Proper planning goes a long way toward smoothing the voice-over-Internet Protocol path, but your company should count on sizable equipment, network architecture and cultural changes when making the move to a voice-over-IP telephone system.
Step 1: Upgrade the Network
One of the biggest challenges to implementing an effective voice-over-IP telephony system is remediating the data network to accommodate voice traffic.
Although it is true that packets containing voice and those that contain data look exactly the same to networking equipment, voice packets must be given priority treatment. In other words, voice applications must act like traditional phone systems.
First and foremost, this means that a telephone call made using IP standards should sound like a wireline call, not like one from a cell phone. To achieve this level of quality, routers and switches must be configured to prioritize voice traffic and prevent jitter.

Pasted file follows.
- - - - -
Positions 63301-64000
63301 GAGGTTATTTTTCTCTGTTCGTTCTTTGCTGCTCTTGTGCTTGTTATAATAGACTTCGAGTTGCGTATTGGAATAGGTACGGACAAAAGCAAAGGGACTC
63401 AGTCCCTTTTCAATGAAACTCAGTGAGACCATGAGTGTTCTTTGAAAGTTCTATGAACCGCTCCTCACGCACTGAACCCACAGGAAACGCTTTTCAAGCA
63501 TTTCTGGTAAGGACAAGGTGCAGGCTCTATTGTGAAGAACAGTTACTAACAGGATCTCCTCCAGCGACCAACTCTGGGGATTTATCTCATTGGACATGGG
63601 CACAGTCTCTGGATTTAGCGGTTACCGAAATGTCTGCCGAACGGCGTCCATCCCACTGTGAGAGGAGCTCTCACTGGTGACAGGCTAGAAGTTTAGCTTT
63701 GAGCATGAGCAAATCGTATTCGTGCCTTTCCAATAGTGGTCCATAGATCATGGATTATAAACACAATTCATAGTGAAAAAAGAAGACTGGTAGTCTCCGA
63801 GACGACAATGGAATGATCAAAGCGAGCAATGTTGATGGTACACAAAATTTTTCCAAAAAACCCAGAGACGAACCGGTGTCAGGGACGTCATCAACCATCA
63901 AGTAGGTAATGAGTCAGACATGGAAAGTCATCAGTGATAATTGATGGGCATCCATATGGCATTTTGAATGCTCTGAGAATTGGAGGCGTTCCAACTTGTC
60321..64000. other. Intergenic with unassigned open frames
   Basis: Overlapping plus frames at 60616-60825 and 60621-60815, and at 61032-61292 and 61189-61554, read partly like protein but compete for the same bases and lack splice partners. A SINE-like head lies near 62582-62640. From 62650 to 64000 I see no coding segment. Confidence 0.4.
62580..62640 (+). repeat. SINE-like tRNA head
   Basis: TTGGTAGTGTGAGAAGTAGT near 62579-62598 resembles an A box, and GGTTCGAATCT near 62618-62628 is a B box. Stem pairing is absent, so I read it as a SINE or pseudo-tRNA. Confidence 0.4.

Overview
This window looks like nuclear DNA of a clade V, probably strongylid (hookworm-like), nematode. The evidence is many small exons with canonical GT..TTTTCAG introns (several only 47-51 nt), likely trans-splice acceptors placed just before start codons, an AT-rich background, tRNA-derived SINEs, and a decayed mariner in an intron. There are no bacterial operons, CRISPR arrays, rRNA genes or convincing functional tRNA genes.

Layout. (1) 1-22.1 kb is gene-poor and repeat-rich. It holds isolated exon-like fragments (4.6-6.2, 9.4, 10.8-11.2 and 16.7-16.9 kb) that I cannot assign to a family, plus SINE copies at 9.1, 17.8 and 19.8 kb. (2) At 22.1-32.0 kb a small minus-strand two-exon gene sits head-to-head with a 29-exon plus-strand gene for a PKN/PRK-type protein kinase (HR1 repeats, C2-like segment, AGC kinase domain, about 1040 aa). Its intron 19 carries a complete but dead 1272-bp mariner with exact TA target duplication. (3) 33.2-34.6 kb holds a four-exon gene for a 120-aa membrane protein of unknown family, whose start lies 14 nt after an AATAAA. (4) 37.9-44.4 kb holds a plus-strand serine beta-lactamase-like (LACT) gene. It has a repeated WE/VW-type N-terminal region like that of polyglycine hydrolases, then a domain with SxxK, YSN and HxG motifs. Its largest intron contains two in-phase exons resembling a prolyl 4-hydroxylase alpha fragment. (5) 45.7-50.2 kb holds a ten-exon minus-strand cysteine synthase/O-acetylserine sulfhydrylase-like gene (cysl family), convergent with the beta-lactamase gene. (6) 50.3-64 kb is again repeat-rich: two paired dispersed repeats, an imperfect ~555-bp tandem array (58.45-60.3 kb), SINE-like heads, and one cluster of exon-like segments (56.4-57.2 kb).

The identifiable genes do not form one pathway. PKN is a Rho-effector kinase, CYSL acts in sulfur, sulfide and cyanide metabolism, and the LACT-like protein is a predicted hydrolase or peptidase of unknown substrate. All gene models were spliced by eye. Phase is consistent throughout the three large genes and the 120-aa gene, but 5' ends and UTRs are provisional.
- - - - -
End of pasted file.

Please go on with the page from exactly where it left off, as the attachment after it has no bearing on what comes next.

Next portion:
This is a significant undertaking because network applications are built to accommodate packets that arrive after short delays or are out of order. The use of virtual local area networks and switches that support the 802.1p specification is essential. The 802.1p spec allows a switch to prioritize traffic and suppress multicast propagation, thus improving voice quality.